11 Oct Cyber Threats during the Covid-19 Pandemic
These are the most common cyber threats during covid-19 times
The Covid-19 pandemic was a curveball that led to a global crisis on a number of fronts including cyber security. When a crisis emerges criminals are on the forefront to exploit such situations, both in the offline and digital world. Prevention and awareness are the two most efficient methods to counteract such malicious actors.
The pandemic brought around change, expedited change, which led to cybercriminals to capitalise on these changes. The Covid-19 outbreak led to more hours online and a rapid shift to remote working of entire workforces. Cyberthreats evolved fast to take advantage of online behaviour and trends.
Cyber Threats that plagued the digital world during the pandemic
Cyber criminals exploited weaknesses brought about by the new challenges of remote working and the emotional rollercoaster of users. Attacks were in general devastating with victims, both individuals and corporate, losing funds and falling victim to data breaches.
Following are the main Cyber Threats that gained notoriety during the pandemic.
Malicious Email Campaigns
Pre-Covid email was already the biggest threat vector for individual users and businesses, and during the pandemic its use increased exponentially by cyber criminals mostly for phishing scam campaigns.
Several emails with infected attachments disguised as a legit map of the virus outbreak were circulated worldwide. The malware infected unpatched operating systems paving the way for hackers to exploit such weaknesses. Various Covid-19 themes were (and are still being!) used to enhance the click-rate of these campaigns. Popular themes were health advice from official health departments, latest news and reports about the pandemic. Emails either included links to malware-infected fake websites or malware attachments. The malicious attachments range from keyloggers to ransomware and anything in between.
Another trending theme was the advertisements of corona virus related products such as facemasks and hand sanitizers. Emails would have a link to a malicious web shop that steals credit card information (and gathers other personal information) or sells fake medical supplies. The volume of Covid-19 related emails by far is the highest ever experienced in Cyberspace. Users are concerned, so they click without thinking about the legitimacy of the sender and the links within the email message. Similarly, in the past, cyber criminals had used HIV related emails with fake test results to target sectors such as healthcare and insurance.
These malicious actors have a clear strategy – that of benefitting from the health-related alarm factor and the generic panic caused by the pandemic. Receivers of these emails will have the perception that these emails are a means of help and a source of information. Emails are often personalised to generate more curiosity from the receiving end. Personal data would have been acquired through data hacks, databases transacted in the Dark Web or from public sources.
The spread of Malware
Cyber criminals masked malware, spyware and Trojans and embedded them in websites and spam emails tricking users to click on links that download malware on their devices (computers and smartphones). The level of unknown is high so users in general were eager to discover more and learn more about the virus, so click-throughs tended to be on the high side.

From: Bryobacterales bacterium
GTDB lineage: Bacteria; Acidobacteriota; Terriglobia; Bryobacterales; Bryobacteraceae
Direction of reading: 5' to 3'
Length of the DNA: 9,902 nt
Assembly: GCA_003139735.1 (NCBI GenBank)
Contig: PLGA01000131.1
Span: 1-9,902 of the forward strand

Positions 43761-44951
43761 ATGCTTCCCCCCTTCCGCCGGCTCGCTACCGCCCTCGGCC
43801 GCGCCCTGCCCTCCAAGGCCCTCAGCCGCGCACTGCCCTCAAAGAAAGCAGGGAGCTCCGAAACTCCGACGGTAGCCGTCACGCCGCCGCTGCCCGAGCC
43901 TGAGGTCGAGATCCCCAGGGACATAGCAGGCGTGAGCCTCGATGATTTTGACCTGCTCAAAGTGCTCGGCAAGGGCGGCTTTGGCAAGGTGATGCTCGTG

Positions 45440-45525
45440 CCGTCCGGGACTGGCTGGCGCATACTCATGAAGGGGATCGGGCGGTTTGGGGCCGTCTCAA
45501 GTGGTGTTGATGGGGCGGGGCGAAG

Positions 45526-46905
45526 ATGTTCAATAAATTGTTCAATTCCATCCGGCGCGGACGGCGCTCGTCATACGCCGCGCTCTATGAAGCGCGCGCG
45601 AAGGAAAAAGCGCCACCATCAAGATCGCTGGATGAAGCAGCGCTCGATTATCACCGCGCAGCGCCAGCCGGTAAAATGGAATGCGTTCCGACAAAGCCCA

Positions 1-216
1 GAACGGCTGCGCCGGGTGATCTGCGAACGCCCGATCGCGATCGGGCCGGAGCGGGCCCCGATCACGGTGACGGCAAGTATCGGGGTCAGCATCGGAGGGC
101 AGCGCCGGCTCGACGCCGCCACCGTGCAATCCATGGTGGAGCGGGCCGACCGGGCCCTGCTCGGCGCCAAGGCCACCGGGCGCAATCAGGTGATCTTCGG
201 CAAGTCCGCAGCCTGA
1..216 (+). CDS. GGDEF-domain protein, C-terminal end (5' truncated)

Health institutions became a prime target by cybercriminals for ransomware attacks. The rationale behind such attacks is that since these entities were overwhelmed, they wouldn’t be in a position to be locked out of their systems and thus hackers believed they would be more likely to pay the ransom money. Workers at health entities were overworked therefore more prone to human error in the form of clicking through infected links, downloading infected attachments, not changing credentials periodically and sharing personal information.
Hacking groups registered a vast amount of domains that include trending keywords such as ‘covid19’, ‘covid-19’, and ‘coronavirus’. Subsequently thousands of websites were launched on a daily basis to carry out spam campaigns, spread malware and phishing. These sites have ill-intentions and mostly include fake news content. It is estimated that around 9000 domains were activated with the Covid-19 theme since Q1 2020. Some of these sites are spoof sites which impersonate official websites such as a health department or a disease control centre. A common trend was that of asking for bitcoin payments to get a preferential timeline for the vaccine.
Another common practice of cyber criminals was to create these websites that are full of malware programmes that exploit vulnerabilities of operating systems and steal data such as credit card numbers, bank account details and so on. A spike was also seen in malicious software gathering cryptocurrency wallets data. Lastly, these domains had websites publishing adverts of fake services and products. A strong fake campaign, set up by hackers, asked users to donate their computing power towards Covid-19 research.
Malware via Social Media and Chatting Apps
The use and reliance on social media and chatting apps has grown exponentially. On a regular basis people use these means to consume information and news, communicate with their circle of friends and relatives and for work. This led to malicious actors launching regular campaigns contextualised around the Covid-19 theme, always putting click-bait. Some studies estimate that Whatsapp, Facebook, WeChat and Instagram experienced a 40% increase in overall usage.